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Making War Make Sense, Mathematically

Making War Make Sense, Mathematically

By Sanjena Sathian


Because where there’s order there might be answers.

By Sanjena Sathian

Conflict seems incomprehensible, war a hellish mess. That is, unless you’re Sean Gourley. 

The San Francisco-based physicist has applied numbers to conflict zones and several other unlikely places. In 2009, he presented an idea at TED: that the apparent chaos of war contains in it some mathematical logic. Certain patterns, he and his team found, repeated themselves across a number of conflicts, each with its own unhappy mess of factions, problems and economic tensions: Iraq, Colombia, Afghanistan, Senegal, Peru, Indonesia. Armed with his analysis, they could actually “generate an equation that could predict the likelihood of an attack,” as Gourley explains in the accompanying TED Talk. 

Could anyone have predicted his own trajectory? It began in quiet New Zealand — first in Christchurch and then a small town nearby — with an idyllic beach and two parents who knew they had a smart kid. While young Sean was good at math, his parents happily left him to his own devices instead of putting him in advanced tutoring classes. The boy ran, studied the humanities, did law and philosophy at university. Math “was sort of on the side,” he recalls. The future Rhodes Scholar, physicist and AI expert might have ended up an attorney with a head for numbers.

Thank goodness he got B’s in the law classes — math and physics came a-calling. 

Fast-forward to roughly 2004, when Gourley was at Oxford. Among those scholars, all the talk was about the war in Iraq, and Chelsea Clinton was around, waving American flags at protests against the war. Though he was “nominally there” to do a Ph.D. on nanotechnology, the war caught his attention. Few quants outside intelligence communities used data, and defense agencies like the Pentagon weren’t exactly eager to part with it. Gourley’s real catalyst came when he started to notice signals, or usable data, in the noise — in blogs, on newscasts, in NGO reports (130 sources in all). Now that was a big “wow.” 

Over the next four years, Gourley and an interdisciplinary team began tackling a problem that didn’t fit anywhere obvious within academia: the mathematics of insurgency. Gourley spent about a month in Iraq itself, where, he says, life “was pretty normal … except suddenly you’d have an explosion around the corner, or AK fire all of a sudden.” He witnessed the messiness of war not just in the cities but also in the people themselves — “the kid straight out of Iowa, the grizzled CIA operative, the people there for profit,” and even the faces of human trafficking. How strange to discover that amid blood and destruction lay something predictable, something you could even model.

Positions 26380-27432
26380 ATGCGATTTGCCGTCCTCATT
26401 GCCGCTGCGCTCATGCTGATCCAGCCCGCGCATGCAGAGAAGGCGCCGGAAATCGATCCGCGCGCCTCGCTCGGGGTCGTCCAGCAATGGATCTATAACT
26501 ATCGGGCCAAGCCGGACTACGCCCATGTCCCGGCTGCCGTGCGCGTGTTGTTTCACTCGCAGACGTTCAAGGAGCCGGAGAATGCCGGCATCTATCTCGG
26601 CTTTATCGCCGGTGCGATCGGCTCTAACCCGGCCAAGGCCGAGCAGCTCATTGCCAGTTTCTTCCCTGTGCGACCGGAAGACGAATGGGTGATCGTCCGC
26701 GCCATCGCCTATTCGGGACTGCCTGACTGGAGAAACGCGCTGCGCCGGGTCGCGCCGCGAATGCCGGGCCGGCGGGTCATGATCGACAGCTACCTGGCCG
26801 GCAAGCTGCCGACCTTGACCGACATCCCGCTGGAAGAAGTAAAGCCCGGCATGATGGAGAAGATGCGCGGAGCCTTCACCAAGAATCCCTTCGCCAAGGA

Remember the interdisciplinary thing? It turned out to be both the biggest flaw and biggest stroke of luck for Gourley. “You find yourself berated by your own discipline for not doing ‘real work’ and by the discipline you’re entering into for not knowing enough,” he says. “I never expected a new idea would encounter so much friction.” So it took some creativity to find a home for the whole thing. The researchers framed the study on war and math as an ecological argument. Huh? They needed a discipline that studied systems, Gourley explains, and ecology is one of the few that studies mathematical interactions between objects. The big idea was suddenly deemed a study of “synthetic ecology.” In went the paper to one of the most prestigious journals around, Nature.

And then, for six months — nothing. Somewhere in there, Gourley got a call from TED. “It was really a gamble,” allowing him to speak, he says. The vindication came later, when, at 30, Gourley saw his research land on the cover of Nature. Ironically enough, that long wait time “saved” Gourley from academia, he says now. Because he couldn’t win the academics over so easily, he began to think about applying his big theories to the real world. Without the frustration, he could very well have continued along the tenure-track path. And he’s glad to be outside of that.

Today, Gourley’s idea is still running around out there. Unfortunately, it hasn’t yet changed the face of diplomacy as we know it, says Carne Ross, a former British diplomat who runs a nonprofit advisory group called the Independent Diplomat. “Diplomacy is seeing remarkably little technological tools,” he says. “This community is very ideologically resistant to technology.” In intelligence and the military, though, he ventures that might not be the case.

As for Gourley himself? He’s no longer studying war anymore. Today finds him a couple of months into his second company; the first, Quid, helps companies do what Gourley did for war — crunch data, turn it into something visual and comprehensible, and act on it. He’s worked with the Department of Defense, Hollywood types, Rupert Murdoch (who, he says, learned from the data that vampire movies are, in fact, still hot). The second venture is a bit under wraps, but he tells me it’s tackling some tough AI problems. 

“You can’t convince anyone with just math,” Gourley says now. “You have to build something.”

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